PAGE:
If any of my friends are reading this now, I confess I made a mess of those things. I’m sorry you had to suffer for it.

Confess your sins to each other. James 5:16

A young feminist reads 1 Timothy

A young feminist reads 1 Timothy

Recently, my daughter was reading through a certain New Testament book that I knew was going to get her all hot and bothered. I knew that if my little feminist read that letter to a particular young man, she would only see the words written at the end of the second chapter, lose her temper, and then feel confirmed in her impression that her mother was stupid for making her read this archaic, misogynistic nonsense. So, when I saw that this book was next on her  Bible reading chart, I prefaced it with a bit of background, hoping to jump start her critical thinking ahead of her thoughts of criticism.

“Honey, let me give you a little background on why this book was written before you jump in. That way as you read, you can imagine why Paul wrote the things he did.”


“Because if you isolate Paul’s words from the historical setting and his motivation for writing the words, you’re going to not understand God in the right way.”


“1 Timothy is a personal letter written to Timothy from Paul. Paul left Timothy in Ephesus when he had to leave it suddenly due to the whole city demonstrating against him for preaching against Artemis.” My avid Greek mythologist perked up at that name. “You remember Artemis?”

“Yeah. She was a hunter and Apollo’s twin. She stood up against men.”

“Yep. She was a virgin, and she refused to consort with men. In Ephesus, they had built a huge temple in her honor. It was bigger than the Parthenon. Inside was a gigantic statue of Artemis, and people from all over the Roman Empire came to Ephesus to worship her. The wealthy Ephesian aristocrats dedicated their young, virgin daughters to serve her. It was very prestigious to be a priestess of Artemis. She was also the goddess of childbirth, not because she gave birth herself, but she was supposed to sympathize with women in labor. Her own mother, Leto, labored for seven days to give birth to Apollo. So, pregnant women prayed to Artemis to help them in childbirth. Half of the women in those times died in childbirth, so Artemis had great power with women. The women would bring her beautiful clothes and dress up to worship her at temple.”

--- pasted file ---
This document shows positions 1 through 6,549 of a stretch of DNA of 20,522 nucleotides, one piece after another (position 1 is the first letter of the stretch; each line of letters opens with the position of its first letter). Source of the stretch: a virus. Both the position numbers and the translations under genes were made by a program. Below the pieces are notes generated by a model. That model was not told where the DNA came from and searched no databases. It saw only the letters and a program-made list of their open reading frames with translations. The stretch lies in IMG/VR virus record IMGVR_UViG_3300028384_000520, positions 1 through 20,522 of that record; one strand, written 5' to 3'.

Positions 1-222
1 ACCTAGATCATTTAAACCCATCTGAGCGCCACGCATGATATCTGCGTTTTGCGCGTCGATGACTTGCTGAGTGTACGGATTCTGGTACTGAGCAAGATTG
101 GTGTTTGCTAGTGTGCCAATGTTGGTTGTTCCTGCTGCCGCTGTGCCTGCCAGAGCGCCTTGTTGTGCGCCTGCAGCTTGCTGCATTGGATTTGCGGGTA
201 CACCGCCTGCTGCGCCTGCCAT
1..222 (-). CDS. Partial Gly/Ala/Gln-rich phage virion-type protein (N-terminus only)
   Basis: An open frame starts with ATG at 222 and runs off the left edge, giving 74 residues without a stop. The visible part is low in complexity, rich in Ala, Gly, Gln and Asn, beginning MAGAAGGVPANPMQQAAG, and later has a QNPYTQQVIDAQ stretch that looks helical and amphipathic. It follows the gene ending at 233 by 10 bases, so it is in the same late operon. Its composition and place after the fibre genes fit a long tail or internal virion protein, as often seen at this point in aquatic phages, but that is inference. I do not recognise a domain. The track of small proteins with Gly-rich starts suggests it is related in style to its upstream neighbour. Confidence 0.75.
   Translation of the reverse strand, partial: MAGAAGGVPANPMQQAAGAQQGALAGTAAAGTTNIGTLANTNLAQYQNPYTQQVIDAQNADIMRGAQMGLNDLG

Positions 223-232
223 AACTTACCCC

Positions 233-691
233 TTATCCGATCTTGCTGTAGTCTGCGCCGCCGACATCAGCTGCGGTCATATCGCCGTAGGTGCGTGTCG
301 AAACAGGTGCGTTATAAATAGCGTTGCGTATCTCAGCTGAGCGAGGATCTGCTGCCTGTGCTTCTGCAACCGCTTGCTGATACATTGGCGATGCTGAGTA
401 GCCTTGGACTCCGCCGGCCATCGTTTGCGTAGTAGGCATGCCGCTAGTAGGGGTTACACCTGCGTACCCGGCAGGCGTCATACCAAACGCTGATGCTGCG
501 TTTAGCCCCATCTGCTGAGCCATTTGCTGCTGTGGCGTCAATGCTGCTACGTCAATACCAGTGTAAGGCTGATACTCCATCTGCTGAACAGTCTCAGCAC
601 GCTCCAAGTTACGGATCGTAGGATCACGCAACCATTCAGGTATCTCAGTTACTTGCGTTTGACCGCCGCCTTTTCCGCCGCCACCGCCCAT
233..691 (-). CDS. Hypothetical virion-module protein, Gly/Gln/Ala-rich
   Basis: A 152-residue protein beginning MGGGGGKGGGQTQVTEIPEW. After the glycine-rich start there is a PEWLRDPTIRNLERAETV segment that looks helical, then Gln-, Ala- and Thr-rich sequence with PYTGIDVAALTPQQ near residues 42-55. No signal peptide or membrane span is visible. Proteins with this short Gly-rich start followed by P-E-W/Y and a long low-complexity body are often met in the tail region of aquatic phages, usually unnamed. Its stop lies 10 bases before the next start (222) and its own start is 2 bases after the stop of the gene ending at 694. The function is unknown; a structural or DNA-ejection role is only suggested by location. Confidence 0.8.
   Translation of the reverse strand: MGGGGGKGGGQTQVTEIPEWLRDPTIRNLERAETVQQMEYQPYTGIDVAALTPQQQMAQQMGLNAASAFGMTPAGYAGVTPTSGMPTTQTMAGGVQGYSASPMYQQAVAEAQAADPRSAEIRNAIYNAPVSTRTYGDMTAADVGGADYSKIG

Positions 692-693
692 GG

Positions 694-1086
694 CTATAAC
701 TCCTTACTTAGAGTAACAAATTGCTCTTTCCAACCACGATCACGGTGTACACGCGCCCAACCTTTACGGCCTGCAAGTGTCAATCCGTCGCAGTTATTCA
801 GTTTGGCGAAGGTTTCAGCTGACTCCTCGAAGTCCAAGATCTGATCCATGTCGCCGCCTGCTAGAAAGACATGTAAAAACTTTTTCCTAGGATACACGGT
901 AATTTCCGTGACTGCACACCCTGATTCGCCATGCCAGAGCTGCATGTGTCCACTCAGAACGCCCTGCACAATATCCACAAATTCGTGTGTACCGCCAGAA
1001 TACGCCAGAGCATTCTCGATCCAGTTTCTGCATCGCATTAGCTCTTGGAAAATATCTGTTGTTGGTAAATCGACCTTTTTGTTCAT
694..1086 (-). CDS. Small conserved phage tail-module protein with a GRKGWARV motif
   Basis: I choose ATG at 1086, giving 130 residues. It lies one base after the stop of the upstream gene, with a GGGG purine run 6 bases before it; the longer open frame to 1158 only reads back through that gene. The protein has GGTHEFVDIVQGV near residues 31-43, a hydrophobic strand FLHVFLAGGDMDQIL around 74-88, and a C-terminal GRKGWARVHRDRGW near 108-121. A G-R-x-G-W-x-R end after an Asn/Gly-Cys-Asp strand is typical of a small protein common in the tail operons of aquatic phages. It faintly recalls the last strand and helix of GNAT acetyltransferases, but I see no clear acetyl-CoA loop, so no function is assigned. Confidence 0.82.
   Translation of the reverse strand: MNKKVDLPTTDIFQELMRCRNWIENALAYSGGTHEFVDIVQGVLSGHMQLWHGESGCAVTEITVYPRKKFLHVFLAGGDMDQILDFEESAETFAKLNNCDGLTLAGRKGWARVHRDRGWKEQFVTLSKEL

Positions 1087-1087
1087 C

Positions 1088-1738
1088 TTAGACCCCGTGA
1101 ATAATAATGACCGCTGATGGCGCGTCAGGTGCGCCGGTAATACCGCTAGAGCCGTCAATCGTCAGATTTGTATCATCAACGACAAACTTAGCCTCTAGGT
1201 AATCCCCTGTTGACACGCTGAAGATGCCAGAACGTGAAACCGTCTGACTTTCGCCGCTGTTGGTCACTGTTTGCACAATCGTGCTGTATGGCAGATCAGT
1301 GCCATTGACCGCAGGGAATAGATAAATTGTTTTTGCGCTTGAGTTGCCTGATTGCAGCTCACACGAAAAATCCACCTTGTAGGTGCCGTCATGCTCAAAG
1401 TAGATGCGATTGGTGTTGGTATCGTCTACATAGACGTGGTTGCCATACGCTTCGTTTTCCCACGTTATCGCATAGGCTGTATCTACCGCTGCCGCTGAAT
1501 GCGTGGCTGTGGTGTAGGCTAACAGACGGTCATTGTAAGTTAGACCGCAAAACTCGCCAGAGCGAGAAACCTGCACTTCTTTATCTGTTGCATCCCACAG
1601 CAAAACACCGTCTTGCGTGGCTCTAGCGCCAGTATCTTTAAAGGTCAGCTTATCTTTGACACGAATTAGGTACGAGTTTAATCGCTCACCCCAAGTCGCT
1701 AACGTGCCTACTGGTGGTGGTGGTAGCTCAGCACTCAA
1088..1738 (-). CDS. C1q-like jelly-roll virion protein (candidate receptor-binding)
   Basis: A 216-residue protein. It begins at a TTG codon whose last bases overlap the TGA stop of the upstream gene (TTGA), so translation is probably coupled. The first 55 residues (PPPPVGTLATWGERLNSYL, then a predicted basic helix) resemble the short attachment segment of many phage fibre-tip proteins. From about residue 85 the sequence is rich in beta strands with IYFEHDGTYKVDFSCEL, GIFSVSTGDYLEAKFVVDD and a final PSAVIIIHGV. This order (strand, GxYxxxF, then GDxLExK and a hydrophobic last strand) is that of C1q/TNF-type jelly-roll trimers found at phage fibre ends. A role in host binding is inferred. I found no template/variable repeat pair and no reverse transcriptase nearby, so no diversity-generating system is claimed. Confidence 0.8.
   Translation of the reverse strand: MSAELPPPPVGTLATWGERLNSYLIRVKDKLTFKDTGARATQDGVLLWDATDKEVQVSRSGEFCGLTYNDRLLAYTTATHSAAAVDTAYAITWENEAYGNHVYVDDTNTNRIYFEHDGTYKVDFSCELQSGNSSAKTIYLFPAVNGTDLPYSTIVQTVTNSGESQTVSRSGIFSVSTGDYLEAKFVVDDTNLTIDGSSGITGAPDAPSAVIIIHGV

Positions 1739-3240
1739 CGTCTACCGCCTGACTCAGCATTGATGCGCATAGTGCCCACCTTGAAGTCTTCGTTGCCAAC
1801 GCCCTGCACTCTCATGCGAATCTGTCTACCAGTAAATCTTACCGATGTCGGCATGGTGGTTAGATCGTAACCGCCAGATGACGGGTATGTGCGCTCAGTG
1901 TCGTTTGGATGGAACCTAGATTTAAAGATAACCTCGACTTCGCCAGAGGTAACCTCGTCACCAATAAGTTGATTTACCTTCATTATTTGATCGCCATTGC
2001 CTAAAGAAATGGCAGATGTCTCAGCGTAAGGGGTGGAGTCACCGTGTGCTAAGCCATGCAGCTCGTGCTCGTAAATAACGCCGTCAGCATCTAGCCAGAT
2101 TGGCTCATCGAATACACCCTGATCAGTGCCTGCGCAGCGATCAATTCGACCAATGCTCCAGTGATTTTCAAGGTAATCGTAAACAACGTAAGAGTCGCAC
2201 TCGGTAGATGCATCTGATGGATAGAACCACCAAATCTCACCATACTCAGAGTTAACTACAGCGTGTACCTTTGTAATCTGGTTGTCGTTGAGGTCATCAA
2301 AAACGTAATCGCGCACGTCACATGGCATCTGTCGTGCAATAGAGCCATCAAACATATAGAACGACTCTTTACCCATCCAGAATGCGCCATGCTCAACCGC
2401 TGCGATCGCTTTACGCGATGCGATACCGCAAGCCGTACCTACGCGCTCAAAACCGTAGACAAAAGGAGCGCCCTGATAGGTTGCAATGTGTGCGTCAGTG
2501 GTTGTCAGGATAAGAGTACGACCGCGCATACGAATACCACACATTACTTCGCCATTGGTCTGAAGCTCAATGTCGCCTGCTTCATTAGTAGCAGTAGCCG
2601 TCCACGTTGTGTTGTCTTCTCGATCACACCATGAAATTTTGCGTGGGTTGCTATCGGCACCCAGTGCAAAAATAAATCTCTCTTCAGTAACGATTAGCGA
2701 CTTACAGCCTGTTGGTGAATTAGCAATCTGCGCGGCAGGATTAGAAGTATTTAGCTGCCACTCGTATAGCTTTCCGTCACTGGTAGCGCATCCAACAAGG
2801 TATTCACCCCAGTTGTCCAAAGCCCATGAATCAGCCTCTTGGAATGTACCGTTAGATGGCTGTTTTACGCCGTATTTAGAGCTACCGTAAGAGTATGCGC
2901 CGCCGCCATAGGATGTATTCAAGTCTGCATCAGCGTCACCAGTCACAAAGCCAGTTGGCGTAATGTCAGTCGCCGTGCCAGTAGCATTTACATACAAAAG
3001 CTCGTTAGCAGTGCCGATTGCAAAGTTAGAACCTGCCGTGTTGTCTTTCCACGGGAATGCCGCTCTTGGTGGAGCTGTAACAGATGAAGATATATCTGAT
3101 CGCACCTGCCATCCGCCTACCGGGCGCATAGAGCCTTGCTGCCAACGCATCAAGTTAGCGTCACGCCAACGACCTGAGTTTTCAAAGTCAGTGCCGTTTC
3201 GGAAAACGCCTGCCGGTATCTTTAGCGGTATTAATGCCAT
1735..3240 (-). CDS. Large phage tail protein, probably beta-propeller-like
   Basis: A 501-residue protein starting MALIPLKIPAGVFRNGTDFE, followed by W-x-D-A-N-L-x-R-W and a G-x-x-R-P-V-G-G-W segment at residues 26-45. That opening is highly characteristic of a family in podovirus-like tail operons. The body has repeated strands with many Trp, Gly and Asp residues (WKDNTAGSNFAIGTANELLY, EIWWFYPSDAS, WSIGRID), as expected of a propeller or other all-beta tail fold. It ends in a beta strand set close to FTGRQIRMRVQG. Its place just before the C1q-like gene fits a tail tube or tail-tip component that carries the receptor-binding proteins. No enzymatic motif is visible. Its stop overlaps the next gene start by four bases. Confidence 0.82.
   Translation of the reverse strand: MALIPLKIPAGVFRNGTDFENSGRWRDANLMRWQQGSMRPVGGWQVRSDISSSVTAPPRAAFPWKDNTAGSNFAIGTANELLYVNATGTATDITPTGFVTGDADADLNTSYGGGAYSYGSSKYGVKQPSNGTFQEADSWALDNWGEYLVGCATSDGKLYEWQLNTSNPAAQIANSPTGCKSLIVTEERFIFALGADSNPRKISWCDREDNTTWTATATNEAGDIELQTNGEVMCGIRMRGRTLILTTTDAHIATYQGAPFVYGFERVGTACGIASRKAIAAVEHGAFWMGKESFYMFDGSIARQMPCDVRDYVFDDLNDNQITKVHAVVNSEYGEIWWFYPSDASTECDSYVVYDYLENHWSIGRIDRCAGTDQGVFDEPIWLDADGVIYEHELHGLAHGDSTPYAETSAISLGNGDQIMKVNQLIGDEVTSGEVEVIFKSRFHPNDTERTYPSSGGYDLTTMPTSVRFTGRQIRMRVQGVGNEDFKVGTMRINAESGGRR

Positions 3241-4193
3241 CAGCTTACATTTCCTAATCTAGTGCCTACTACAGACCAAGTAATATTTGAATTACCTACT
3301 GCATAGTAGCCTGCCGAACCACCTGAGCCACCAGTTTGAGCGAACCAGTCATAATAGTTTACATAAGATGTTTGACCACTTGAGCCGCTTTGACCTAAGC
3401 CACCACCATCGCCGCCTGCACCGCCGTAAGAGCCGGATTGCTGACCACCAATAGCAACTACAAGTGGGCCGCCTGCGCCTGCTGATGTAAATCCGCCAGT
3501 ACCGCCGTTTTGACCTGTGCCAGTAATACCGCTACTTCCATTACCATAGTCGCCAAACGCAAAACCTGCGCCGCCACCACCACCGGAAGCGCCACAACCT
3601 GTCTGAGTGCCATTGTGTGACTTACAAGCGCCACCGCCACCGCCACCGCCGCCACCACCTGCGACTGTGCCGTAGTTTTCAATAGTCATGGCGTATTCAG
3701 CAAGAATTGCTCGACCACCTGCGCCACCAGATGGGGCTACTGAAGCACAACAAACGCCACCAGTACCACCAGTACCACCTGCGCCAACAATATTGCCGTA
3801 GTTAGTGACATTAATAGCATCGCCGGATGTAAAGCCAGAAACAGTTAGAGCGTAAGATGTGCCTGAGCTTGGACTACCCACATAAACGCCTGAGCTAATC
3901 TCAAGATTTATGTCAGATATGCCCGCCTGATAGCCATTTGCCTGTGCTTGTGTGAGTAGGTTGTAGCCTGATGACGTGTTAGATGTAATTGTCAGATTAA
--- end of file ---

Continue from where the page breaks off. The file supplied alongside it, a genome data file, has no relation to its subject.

“What does this have to do with Paul and Timothy?”

“The church in Ephesus had people that were teaching the wrong things about God. Paul wanted Timothy to correct that bad teaching. So, Paul gave him specific instructions about how to do that.”

“What does Artemis have to do with God?”

“Exactly. She doesn’t have anything to do with the real God. She is an idol, a made-up story. But, she had a strong influence with the Ephesians, and some were mixing her worship with the Christian worship. Especially the women. Because Artemis had such appeal to women.”


“So, as you read, just keep in mind the women were influenced by their previous devotion to Artemis, and Paul wanted to clear up that confusion. Jesus is the one, true, living God.”

“Are you done? I want to just get this reading done.”


…stay tuned.


Ames, Frank R. “Appendix One. The Ephesian Social World Providing the Backdrop for Paul’s Teaching in 1 Timothy,” in What’s With Paul and Women? Unlocking the Cultural Background to 1 Timothy 2. By Jon Zens. Lincoln: Ekklesia Press, 2010.
Baugh, Steven M. “Cult Prostitution in New Testament Ephesus: A Reappraisal.” Journal of the Evangelical Theological Society 42 (1999), no. 3: 443-460. 
Glahn, Sandra L. “The First-Century Ephesian Artemis: Ramifications of Her Identity,” Bibliotheca Sacra 172, no. 688 (2015): 450-469. 
Glahn, Sandra L. “The Identity of Artemis in First-Century Ephesus,” Bibliotheca Sacra 172 (July-September 2015): 316-34. 
Oster, Richard E. “Acts 9:23-41 and an Ephesian Inscription.” Harvard Theological Review 77 (1984), no. 2: 233-237. 



On making goals: a look back at year 2017

On making goals: a look back at year 2017

I started the year by making 10 goals. In the past, I’ve tackled 2 or 3 ideas that I wanted to accomplished each year, but this year I went all out. I was inspired by another local blogger who seemed like she was having such fun knocking things off her goal list. I definitely felt that way about certain items on the list, but for others, they became a headache and guilt trigger. I concluded in month 2, that I had to drop one item off my list because it was a vanity item that was causing more stress than assistance. Others, I found I just didn’t care that I stopped working on them. Apparently, those things I didn’t really want to accomplish.

9) Practice 12 spiritual disciplines.